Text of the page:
Skip to content

The Challenge

Background

Across Canada, the use and misuse of opioids is having devastating effects on families and communities. Of the thousands of accidental deaths experienced in 2017, 72 per cent involved fentanyl or fentanyl analogues, an increase of 17 per cent from the previous year (PHAC, 2018).

In collaboration with the Public Health Agency of Canada (funder and principal partner) and Statistics Canada (supporting partner) MaRS is engaging Canadians to identify novel sources of data and analytical mechanisms to help the public health sector better understand the scope of opioid overdoses at the community level.

What are the data gaps?

Getting information on opioid use and related overdoses is difficult. Public health organizations predominately rely on emergency or medical services information, hospitalization records and coroner and medical examiner reports. However, many opioid overdoses do not result in death, nor do they always involve an emergency or medical response. That means crucial information remains uncaptured.

Additionally, valuable secondary information related to an overdose (where and when it happened) is often missing. Such granular data is critical to the design, delivery and targeting of better interventions aimed at reducing opioid-related harms.

How is the Opioid Data Challenge structured?


Phase 1 – Propose and Develop:

Participants will identify and propose data sources and methodologies to measure opioid overdoses occurring in a Canadian community of their choice. In addition to providing the total number of non-fatal and/or fatal overdoses, innovators will provide data on specific factors of an overdose (such as location and date).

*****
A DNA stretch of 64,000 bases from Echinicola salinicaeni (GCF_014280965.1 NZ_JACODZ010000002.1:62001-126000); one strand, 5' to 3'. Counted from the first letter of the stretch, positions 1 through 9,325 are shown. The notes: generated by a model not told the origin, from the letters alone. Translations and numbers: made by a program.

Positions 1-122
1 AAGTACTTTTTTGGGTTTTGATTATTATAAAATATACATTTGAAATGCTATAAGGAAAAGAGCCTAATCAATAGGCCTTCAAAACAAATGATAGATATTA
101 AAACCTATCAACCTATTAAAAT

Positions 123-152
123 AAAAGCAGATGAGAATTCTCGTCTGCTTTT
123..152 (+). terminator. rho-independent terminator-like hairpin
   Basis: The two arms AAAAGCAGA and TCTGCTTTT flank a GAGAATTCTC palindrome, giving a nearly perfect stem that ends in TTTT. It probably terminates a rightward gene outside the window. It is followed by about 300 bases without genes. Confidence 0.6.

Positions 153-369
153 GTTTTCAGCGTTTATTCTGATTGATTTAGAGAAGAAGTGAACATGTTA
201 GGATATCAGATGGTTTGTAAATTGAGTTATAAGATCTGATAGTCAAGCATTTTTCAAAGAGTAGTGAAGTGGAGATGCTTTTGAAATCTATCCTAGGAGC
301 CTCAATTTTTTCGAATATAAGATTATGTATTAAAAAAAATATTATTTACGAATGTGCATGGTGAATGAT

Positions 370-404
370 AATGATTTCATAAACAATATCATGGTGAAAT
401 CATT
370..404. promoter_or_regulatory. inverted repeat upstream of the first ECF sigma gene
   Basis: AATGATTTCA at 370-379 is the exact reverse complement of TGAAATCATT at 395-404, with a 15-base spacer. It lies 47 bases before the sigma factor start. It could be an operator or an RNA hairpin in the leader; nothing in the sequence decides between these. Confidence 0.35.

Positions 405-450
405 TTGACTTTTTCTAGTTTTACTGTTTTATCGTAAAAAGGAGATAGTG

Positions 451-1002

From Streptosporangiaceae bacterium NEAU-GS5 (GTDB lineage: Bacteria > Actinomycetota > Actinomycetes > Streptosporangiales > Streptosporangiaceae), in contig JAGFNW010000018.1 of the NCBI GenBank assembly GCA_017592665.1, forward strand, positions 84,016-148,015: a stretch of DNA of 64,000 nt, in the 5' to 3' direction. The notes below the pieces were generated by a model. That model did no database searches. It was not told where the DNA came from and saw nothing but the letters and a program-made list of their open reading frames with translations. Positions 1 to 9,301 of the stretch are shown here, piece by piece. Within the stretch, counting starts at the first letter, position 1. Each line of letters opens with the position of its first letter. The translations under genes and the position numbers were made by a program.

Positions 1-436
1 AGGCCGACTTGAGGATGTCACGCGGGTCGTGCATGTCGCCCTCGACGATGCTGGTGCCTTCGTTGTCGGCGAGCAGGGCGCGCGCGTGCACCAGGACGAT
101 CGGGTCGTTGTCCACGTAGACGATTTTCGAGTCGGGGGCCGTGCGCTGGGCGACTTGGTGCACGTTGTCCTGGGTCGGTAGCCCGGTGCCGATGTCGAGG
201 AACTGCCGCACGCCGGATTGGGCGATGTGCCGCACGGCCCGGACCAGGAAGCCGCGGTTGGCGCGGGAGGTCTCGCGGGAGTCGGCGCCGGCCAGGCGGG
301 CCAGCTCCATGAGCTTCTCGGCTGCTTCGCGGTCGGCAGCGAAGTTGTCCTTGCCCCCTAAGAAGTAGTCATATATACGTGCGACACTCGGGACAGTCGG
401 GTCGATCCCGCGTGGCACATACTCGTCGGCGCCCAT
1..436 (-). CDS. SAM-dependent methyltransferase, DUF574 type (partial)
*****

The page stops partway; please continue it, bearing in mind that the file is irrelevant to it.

Submissions will be evaluated by an external panel of expert judges. Up to five $10,000 awards will be given to each challenge finalist for use in the continued development of their concept during Phase 2.


Phase 2 – Extension:

Finalists will apply the data sources and/or methodology used in the previous phase to a different community in Canada to demonstrate wide-range applicability. A set of selection criteria will be provided to help guide innovators when choosing their second community.

Submissions will be evaluated by an external panel of expert judges. Up to two $50,000 awards will be available for each challenge winner. The winners will also have the opportunity to scale and integrate their concepts into existing public health surveillance systems.

Timeline